Under s 332 of the Constitution a constitutional matter is one in which there is an issue involving the interpretation, protection or enforcement of the Constitution. Absence of an issue raised in the proceedings in the subordinate court requiring the interpretation, protection or enforcement of a provision of the Constitution in its hearing and determination would invariably be sufficient evidence of the fact that no constitutional matter arose in the subordinate court.
- Secondly, the applicant must show the existence of prospects of success for leave to be granted. In Nehawu v University of Cape Town 2003(2) BCLR 154 (CC), the Constitutional Court of South Africa held that the applicant must show that there are reasonable prospects that the Constitutional Court “will reverse or materially alter the judgment if permission to bring the appeal is given”.
In S v Basson  ZACC 13, the Constitutional Court of South Africa held at para 17 of the judgment that:
“… in considering an application for leave to appeal against a decision of the Supreme Court of Appeal … the first question that has to be answered therefore is whether the application concerns a constitutional matter.”
Ms Mahere, who appeared for the appellant argued that the Supreme Court allowed the appeal upon a construction of s 176 of the Constitution, which gives the High Court inherent power to protect and regulate its own process, and to develop the common law taking into account the interests of justice. The contention was that the Supreme Court based its decision on the questions for determination on the interpretation of the provisions of s 176 of the Constitution which it applied in the context of seeking to develop the common law principles of functus officio and res judicata. The effect of the argument was that the Supreme Court misapplied the provisions of s 176 of the Constitution. According to Ms Mahere it was in the public interest that the Constitutional Court pronounces on the meaning of s 176 of the Constitution to assist subordinate courts appreciate the limits to the exercise of the power of inherent jurisdiction in the development of common law.
The principles to be applied in the determination of the question whether the Supreme Court determined a constitutional matter are clear. It is not one of those principles that the court against whose judgment leave to appeal is sought should have referred to a provision of the Constitution. There ought to have been a need for the subordinate court to interpret, protect or enforce the Constitution in the resolution of the issue or issues raised by the parties. The constitutional question must have been properly raised in the court below. Thus, the issue must be presented before the court of first instance and raised again at or at least be passed upon by the Supreme Court, if one was taken.
For an applicant to succeed in an application of this nature, he or she must show that the constitutional issue raised in the court a quo is one which the determination by the court was necessary for the disposition of the dispute between the parties. In other words, the decision on the constitutional matter must have been so inextricably linked to the disposition of the controversy between the parties that the success or failure of the relief sought was dependent on it. A Karger, in his book, Powers of the New York Court of Appeals, 3 Ed, at p 245 states the principle thus:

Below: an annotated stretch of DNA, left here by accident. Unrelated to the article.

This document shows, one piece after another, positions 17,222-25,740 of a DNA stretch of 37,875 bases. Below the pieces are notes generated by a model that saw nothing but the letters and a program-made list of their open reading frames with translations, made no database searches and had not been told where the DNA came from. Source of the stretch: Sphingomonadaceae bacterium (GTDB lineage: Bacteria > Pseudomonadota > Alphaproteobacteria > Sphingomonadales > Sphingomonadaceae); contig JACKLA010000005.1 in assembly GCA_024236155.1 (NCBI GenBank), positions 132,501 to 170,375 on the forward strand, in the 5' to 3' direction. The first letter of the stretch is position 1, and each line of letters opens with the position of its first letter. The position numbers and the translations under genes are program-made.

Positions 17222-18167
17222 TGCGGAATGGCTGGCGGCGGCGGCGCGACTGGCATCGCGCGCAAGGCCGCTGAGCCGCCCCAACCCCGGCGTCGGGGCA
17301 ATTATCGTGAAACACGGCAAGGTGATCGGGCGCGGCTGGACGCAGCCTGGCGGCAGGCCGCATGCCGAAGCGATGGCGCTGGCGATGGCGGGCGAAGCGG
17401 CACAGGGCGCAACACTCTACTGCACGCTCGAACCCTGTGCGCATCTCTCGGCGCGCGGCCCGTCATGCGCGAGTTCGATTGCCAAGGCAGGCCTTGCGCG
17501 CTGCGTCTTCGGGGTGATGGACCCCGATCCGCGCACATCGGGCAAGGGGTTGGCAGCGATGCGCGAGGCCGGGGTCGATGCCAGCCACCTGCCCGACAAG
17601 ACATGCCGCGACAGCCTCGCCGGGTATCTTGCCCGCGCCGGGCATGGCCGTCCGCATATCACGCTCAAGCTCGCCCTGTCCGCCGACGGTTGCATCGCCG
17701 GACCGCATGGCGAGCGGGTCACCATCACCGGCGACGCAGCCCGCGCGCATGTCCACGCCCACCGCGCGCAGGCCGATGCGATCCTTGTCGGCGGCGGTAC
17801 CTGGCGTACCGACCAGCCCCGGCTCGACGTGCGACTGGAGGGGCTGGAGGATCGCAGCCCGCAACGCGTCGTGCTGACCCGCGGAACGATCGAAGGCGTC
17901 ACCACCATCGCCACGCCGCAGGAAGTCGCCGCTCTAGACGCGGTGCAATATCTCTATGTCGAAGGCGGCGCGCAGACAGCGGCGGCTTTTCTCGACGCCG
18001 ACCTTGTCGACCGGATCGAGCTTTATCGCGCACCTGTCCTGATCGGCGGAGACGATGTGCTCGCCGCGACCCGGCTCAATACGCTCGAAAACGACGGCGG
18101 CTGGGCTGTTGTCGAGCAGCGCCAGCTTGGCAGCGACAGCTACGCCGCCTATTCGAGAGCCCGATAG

“The constitutional question must be both directly involved in the Appellate Division order and substantial. The appellant has the burden of establishing the direct involvement of the constitutional question.”
The applicant has not discharged the onus. Whilst it is not disputed that the Supreme Court discussed in its judgment the import of s 176 of the Constitution, with regard the question whether the High Court could use the section to extend the common law principles of functus officio and res judicata beyond their accepted limits, the court’s decision on the issues before it was not dependent on the interpretation and application of the provisions of the section.
The court had already decided the issues before it by analysing the common law principles of functus officio and res judicata and applying them to the facts. The question before the Supreme Court was whether in failing to identify and address the issue the respondent had asked it to determine the High Court placed itself in a situation where it ended up declining jurisdiction on the basis of a misapplication of the common law principles of functus officio and res judicata. The High Court had failed to appreciate the fact that the question it was required to determine was whether it had power to make an order of conversion of the moribund Zimbabwe currency in which the damages were expressed into United States dollars to give the damages realistic monetary value. The determination of the question did not require the Supreme Court to interpret and apply s 176 of the Constitution. It was not a constitutional matter.